The questionnaire was a six-page document with questions falling into eight categories (Appendix). The first category, “Credit Course Offerings,” gathered information about whether a credit course was offered or not, whether the course was required or elective, how often it was offered, and how long the course ran. The second category, “Course and the Overall Scheme of Courses at the Institution,” looked at where credit courses fall in the curriculum. It was expected that courses have been placed in a variety of departments, so this section also assessed the benefits and drawbacks of the placements as perceived by the librarians. The third component, “Learning to Administer a Credit Course,” gathered information on how librarians learn to administer a course for credit in a medical school. Component four, “Costs Associated with the Course,” looked at time and financial costs associated with offering a credit course. “Relationships with Other Departments” gathered information about which other departments on campus impose requirements on course directors/coordinators. “Preparation for Teaching” and “Grading” included questions about assigning and coordinating of instructors, syllabus development, and the grading process for the course, including how the students were evaluated and what the process was by which the evaluation took place. “Evaluating the Course” gathered information about who evaluated the course and how often it was evaluated. The questionnaire also gathered the institutional equivalent of demographics, asking about the size of the medical school and the size of the library staff. A second copy of the questionnaire was sent one month later to institutions that did not return the initial questionnaire.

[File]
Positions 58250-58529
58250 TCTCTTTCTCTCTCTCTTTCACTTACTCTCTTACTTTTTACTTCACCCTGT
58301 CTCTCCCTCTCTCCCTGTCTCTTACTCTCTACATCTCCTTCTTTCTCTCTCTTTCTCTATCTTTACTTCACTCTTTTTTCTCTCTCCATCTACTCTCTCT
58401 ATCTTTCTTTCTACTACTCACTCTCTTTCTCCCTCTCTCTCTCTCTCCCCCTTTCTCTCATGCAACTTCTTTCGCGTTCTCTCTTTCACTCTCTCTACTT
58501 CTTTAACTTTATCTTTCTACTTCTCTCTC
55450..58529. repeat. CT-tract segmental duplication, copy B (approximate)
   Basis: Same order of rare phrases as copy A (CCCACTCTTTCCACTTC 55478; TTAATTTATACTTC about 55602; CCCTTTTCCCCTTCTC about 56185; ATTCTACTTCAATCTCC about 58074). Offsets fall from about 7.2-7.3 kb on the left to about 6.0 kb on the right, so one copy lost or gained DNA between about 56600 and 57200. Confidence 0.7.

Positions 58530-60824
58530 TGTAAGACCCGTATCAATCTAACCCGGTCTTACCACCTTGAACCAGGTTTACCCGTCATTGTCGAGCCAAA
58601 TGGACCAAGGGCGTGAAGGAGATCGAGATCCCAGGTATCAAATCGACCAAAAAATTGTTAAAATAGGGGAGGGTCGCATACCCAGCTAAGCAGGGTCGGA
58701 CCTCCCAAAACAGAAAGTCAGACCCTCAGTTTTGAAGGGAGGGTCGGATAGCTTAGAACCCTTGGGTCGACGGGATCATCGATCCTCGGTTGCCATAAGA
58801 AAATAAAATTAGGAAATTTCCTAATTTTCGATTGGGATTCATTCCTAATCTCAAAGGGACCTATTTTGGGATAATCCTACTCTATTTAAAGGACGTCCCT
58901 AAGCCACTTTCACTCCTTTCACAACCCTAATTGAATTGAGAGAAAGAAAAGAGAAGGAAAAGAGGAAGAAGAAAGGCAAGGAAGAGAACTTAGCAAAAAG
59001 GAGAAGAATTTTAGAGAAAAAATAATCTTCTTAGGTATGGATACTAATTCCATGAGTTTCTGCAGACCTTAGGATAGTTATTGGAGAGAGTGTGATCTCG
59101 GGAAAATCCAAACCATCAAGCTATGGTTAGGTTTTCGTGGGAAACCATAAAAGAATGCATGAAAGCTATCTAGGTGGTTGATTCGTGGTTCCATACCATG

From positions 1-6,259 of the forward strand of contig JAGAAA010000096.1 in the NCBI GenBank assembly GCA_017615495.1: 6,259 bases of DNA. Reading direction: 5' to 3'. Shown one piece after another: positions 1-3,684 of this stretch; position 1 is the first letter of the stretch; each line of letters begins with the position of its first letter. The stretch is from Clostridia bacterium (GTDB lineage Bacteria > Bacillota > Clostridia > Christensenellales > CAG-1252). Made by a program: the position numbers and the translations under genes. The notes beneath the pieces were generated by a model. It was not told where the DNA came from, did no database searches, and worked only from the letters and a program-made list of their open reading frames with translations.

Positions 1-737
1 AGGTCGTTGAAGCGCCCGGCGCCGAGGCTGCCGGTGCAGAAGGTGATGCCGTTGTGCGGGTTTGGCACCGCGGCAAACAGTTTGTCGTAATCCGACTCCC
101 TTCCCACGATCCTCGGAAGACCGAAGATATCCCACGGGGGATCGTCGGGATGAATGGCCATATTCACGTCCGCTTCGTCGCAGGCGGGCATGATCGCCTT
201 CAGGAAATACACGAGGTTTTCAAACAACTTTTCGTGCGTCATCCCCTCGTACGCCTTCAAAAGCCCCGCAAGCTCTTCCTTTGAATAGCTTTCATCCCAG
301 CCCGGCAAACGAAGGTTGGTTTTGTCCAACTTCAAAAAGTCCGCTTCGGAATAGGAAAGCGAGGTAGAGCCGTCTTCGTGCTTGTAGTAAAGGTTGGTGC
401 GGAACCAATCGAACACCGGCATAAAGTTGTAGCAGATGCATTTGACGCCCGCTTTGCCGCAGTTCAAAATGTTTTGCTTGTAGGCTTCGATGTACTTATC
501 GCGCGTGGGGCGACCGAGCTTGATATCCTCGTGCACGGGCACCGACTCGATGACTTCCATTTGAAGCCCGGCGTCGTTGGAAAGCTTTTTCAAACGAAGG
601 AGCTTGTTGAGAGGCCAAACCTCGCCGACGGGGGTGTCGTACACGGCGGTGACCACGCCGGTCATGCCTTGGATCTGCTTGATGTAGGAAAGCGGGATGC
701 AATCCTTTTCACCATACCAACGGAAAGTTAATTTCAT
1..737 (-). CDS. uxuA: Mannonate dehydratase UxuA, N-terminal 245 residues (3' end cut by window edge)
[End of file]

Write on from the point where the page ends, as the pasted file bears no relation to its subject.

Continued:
Credit course offerings

Of the 125 institutions that were surveyed, 82 responded (response rate of 65.6%). Eleven of the respondents offered at least one credit course for medical students, while 71 did not offer such a course. Of those respondents without a course, 15 (21.1%) were thinking about offering a course, 3 (4.2%) have begun to develop the course, and 1 (1.4%) has had the course approved but it has not yet been offered. There was minimal difference in terms of how many librarians were involved in teaching and whether or not a credit course was offered. The mean number of teaching librarians in libraries offering a credit course was 6.00 (SD 2.261), and the mean number of teaching librarians in libraries not offering a credit course was 5.39 (SD 3.297). Likewise, libraries with courses and those without courses did not differ in terms of the size of the medical school or the total number of professional librarians. Credit courses targeted a range of medical school years (Table 1). All years were represented except for the third year, which is not surprising as the third year of medical school tends to be occupied with required clinical rotations. Fifty-five percent of the credit courses were required, with the remaining 45% of courses elective. Variation between credit courses was greater than the variation between required courses-elective courses as groups, so the following results are for all courses. No comparisons can be made between required and elective courses.